clock menu more-arrow no yes mobile

Filed under:

The Case Against Andy Greene as Captain

Wednesday, Mike gave his case for why Andy Greene should be the Devils' next captain. I give the counter-argument for why Andy -- though not a bad choice -- is not the captain the Devils should name at this point.

Ed Mulholland-USA TODAY Sports

I'm sure that several people will not be happy at my position on this article. I should say right off the bat that, as a Devils fan, I would be fine if the Devils selected Andy Greene as the captain because I like him, I trust him, and I am proud of him. HOWEVER...I couldn't help but realize that if I'm approaching it logically as opposed to emotionally, there are some cogs out of place with Greene as a captain. The two glaring ones are his style of play and his age.

Style of Play

I have absolutely nothing wrong with Greene's style of play. He is a defensive stalwart and offensively competent. But Shero and Hynes want a team that is fast, attacking, and supportive. Let's go through the checkboxes of that philosophy.

Andy Greene is a great defender, can get physical when he needs to, but he does not have blazing speed. He is supportive. Defensively his WOWYs dont look great as the CA60 increases with him on the ice but I think we can attribute a lot of that to his zone start numbers. Accoring to Spencer Mann's visualization of our very own Ryan's Passing Data, Andy Greene compare's very favorably to other defenders in passing effeciency. He ranks 12th of the 224 players that they've tracked in scoring chances generated via the pass.

So he is 1 for 2 in the new philosophy tenets so far. Is he attacking? He has been able to have productive offensive seasons in the past, but he is not an attacker. Many people point to his 2013-2014 season as evidence that he can be an offensive provider. A deeper look into that season shows that of his 32 points, 16 of them were second assists. That means only 50% of his points came from goals or first assists. The NHL average is 71.8% and the NHL average for a defender is 57.7%. Assuming NHL average, Andy Greene would have had closer to 27-28 points. It might not seem significant, but with that adjustment of luck, he doesn't have a 30-point season since 2009-2010.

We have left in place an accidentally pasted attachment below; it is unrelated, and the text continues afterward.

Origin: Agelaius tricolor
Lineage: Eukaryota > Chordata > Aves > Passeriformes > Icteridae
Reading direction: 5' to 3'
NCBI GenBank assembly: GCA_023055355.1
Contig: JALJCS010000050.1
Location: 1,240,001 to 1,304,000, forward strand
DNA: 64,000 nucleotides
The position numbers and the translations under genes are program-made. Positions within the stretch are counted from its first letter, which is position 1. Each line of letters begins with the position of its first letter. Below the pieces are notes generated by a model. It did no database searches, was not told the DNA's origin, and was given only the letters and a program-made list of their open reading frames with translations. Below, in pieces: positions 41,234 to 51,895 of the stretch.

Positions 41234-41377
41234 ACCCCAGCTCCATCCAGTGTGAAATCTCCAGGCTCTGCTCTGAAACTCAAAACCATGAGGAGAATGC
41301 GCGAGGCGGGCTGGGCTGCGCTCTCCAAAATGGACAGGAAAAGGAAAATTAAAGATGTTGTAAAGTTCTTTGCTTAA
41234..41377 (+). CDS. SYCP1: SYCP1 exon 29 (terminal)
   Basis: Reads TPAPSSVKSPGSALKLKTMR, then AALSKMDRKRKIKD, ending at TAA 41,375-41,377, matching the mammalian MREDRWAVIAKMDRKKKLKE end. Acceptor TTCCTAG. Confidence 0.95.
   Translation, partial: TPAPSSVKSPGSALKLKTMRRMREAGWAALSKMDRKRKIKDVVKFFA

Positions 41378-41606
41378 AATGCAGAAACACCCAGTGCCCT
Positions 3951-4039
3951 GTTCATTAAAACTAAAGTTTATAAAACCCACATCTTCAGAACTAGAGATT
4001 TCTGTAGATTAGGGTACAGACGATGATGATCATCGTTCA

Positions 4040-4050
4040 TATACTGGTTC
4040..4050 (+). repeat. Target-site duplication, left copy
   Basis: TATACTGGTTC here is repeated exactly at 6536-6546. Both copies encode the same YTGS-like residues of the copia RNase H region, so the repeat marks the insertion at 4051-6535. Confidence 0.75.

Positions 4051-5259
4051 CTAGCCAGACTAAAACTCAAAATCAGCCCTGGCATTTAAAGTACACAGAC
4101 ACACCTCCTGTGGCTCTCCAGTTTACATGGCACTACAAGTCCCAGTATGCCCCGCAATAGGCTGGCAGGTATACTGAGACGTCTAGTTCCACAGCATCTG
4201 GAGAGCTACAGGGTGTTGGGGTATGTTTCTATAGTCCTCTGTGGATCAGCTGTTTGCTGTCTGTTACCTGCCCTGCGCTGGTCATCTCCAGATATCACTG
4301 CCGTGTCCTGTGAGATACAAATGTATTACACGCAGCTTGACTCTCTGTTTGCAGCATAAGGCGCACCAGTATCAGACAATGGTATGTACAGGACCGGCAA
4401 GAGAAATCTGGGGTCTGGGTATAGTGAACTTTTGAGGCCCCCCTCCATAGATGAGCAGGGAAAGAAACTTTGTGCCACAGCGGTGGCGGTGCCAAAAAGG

His Corsi numbers tell a similar tale. An "attacking" team should be peppering the opposing team with shots. Take a look at Greene's On-Ice Corsi For rate lately:

Andy Greene CF60
I'm not saying this is enough to demonstrate a trend, but the NHL average is 53 so even at the high of the last couple years he was just barely above average. That is not nearly good enough for a #1 defender.

He Is Not Young

Before I get into this topic, I'd like to say that I've been hearing a lot of talk in social media and elsewhere about Ray Shero wanting to go for a young team. This isn't wrong, but I feel like people are misunderstanding exactly what his moves have been about. No GM has the ultimate goal of making a young team. That is merely the first step of a rebuild. What I'm saying is that being young is not a prerequisite for our team. Next offseason, if Shero sees a free agent that is fast, attacking, supportive and 30 years old, I don't think he would toss him in the "too old" pile. More to the point, I doubt there will be a "too old pile" for much longer.

Now, all of that being said ... Andy Greene might be too old. First, in order to know how old is too old, we should know what the average NHL captain looks like. According to Aaron Westendorf, the average age for an NHL captain is 29.6 and the average tenure for a captain is 2.9 (3.6 if you exclude the teams without captains). This means that the average age for a captain to be named is about 26. Andy Greene would be the 4th oldest player to be named captain among the active 27 captains (Brian Gionta, 38; Andrew Ference, 36; Willie Mitchell 38 all named within the past year). Furthermore, take a look at the elite teams. Many consider the Kings and Blackhawks the elite teams. Their captains, Jonathan Toews and Dustin Brown 20 and 23 respectively when named and are each now in the top 5 longest tenures captains. Another example is Sidney Crosby who has captained the Penguins to 8 40-win seasons in 9 years -- technically only captain for 7 of those years though).

There is a precedent for naming someone who fits the exact "fast, attacking, supportive" moniker that has been touted by Sherynes ... Hyro... we'll work on that name.


I get it. He's in a great position to be a mentor to the litany of young defencemen. He's been our best defender ever since Paul Martin left. He's a great lead-by-example guy. All I'm saying is that I don't see a team who is undergoing a transformation into a young, fast, attacking team naming a captain who is an old, slow, stay-at-home guy. If he is named captain, I'll understand. But I'll respect the decision just as much if he's not.

Your Thoughts?

Is Mike colossally wrong or what? Feel free to mock him for writing such a silly article. And feel free to compliment me in return. Or put your actual opinion. Whatever.